Gyakuten Kenji: Turnabout Teleportation (16/07/15)

Note: I was unsure whether to use the Japanese or English names in this report as I know people are generally familiar with one or the other. I decided to go with the Japanese names but I included the English names in brackets the first time I mentioned them, except for the ones that were original to the stage play. 

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Generally, when I go to stage plays or musicals I go because there is an actor I like in them, rather than because I like or am familiar with the source work. Sometimes though, something that I really like gets a stage play, and this was one of them. Besides being vaguely (I say vaguely because I’ve only seen him a little in Tenimyu before this) familiar with Wada Takuma, all of the other cast of this show were completely unknown to me. I am however, a huge fan of the Gyakuten Saiban/Kenji series and so I couldn’t resist going to watch this. It’s not the first stage in the series, but the first I’ve been able to see.

Being a stage based on a game I really really love, I had pretty high expectations of this play, and I’m happy to say that they were met from the moment they introduced the first scene with the date, time and location being projected onto the backdrop like they do in the games. They also used a lot of the game music as background music, which added to the atmosphere of the game.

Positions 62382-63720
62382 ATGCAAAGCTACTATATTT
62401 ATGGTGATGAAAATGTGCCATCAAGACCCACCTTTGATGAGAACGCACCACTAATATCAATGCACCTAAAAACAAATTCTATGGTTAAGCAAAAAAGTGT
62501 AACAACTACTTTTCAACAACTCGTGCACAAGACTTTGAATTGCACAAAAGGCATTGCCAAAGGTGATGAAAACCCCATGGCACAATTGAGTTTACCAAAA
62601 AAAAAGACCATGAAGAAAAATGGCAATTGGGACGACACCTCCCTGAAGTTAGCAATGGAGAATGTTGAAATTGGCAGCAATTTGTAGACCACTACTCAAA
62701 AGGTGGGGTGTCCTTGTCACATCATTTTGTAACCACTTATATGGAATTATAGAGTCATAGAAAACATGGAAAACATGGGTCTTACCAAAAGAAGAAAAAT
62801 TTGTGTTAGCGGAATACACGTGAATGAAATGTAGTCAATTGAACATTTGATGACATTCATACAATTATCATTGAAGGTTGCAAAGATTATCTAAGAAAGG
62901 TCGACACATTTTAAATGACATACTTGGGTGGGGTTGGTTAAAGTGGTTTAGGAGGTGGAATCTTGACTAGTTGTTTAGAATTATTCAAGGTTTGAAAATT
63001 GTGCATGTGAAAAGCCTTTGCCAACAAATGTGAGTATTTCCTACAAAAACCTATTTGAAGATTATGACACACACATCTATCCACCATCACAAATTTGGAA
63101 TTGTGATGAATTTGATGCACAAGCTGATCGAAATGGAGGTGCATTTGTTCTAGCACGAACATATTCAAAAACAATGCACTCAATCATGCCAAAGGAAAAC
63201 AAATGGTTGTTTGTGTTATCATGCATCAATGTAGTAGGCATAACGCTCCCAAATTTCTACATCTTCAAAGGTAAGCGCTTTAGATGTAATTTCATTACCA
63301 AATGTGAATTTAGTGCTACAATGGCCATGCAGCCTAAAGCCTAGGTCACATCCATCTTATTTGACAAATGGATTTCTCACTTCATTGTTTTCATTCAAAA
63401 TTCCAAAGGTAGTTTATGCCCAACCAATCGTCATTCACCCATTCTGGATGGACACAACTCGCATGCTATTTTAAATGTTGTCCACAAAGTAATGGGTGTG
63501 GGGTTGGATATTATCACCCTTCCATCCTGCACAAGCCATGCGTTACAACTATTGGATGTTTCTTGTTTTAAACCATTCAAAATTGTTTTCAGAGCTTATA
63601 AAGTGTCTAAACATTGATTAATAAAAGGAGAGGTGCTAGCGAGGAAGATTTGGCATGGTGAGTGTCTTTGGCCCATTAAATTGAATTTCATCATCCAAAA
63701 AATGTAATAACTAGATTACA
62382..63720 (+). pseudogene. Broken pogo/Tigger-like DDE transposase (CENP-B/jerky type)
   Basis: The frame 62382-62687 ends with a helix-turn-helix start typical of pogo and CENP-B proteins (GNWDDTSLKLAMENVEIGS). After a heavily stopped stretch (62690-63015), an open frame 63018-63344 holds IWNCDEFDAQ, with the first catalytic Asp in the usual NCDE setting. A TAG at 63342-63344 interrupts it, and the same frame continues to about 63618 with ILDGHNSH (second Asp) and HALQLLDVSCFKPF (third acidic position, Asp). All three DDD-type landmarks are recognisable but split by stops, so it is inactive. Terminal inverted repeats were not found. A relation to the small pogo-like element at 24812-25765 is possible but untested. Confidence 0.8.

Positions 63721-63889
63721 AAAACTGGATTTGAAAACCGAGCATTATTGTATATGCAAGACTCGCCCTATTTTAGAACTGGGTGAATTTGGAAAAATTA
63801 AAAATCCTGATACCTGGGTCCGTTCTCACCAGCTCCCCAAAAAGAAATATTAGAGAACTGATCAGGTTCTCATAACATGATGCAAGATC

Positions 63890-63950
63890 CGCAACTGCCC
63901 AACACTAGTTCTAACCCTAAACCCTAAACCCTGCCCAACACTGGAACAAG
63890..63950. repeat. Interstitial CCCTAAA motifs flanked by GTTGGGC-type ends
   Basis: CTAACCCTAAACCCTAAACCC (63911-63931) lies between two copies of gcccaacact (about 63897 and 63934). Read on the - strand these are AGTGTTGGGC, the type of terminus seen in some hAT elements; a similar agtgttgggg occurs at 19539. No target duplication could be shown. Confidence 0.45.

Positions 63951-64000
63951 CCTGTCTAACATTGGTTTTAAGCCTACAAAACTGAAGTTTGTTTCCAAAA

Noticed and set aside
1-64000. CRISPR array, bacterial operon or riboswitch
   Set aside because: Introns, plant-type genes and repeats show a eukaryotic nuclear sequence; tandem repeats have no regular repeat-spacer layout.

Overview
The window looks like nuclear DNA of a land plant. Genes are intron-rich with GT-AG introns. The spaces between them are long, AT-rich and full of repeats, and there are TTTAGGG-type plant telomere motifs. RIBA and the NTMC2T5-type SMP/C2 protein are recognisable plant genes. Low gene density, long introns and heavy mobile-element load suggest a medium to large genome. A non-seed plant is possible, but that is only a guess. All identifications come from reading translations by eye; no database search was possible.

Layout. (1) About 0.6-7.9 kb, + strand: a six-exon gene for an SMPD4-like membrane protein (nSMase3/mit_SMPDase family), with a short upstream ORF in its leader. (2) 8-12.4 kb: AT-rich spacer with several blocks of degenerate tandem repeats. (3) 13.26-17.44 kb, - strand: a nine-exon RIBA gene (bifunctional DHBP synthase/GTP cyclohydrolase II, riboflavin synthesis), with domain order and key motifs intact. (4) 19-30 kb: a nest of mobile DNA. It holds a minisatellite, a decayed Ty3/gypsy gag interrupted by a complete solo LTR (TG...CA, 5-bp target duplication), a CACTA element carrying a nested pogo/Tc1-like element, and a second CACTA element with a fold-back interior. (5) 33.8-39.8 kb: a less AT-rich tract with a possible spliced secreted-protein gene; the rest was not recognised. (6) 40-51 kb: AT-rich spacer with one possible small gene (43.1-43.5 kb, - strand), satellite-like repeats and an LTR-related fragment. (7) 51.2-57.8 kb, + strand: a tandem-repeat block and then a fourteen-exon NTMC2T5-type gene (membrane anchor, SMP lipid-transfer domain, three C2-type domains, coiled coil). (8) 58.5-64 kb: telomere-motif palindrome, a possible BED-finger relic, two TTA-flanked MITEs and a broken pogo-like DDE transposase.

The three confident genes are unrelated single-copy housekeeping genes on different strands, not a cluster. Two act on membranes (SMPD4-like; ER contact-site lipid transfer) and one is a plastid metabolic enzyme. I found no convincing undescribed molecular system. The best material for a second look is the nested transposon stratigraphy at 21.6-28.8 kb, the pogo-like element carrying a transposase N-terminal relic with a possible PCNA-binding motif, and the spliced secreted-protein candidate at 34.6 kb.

Of course, Gyakuten Kenji wouldn’t be Gyakuten Kenji without opening with a murder scene. The setting was a temple, and a rather overweight woman (I’m not being mean, this was referred to and made fun of throughout the play) was walking in the rain when she was confronted by a mysterious person whose face we couldn’t see with a large metal briefcase. Of course, the woman was soon hit around the head with the case and that was the end of her, to put it bluntly.

The show then opened with Ooba Kaoru (Wendy Oldbag) who came out through one of the side doors and wandered through the crowds with a big basket full of food she was trying to sell to the audience (on the pretence that we there to watch the filming that was taking place on stage). Being the curious, gossipy old woman she is, she asked a couple of people in the audience whose fan they were. Coincidentally both people she asked turned out to be fans of Tomita Sho, leading her off on a little trail of thought about how she had just seen him back stage and how cool he was.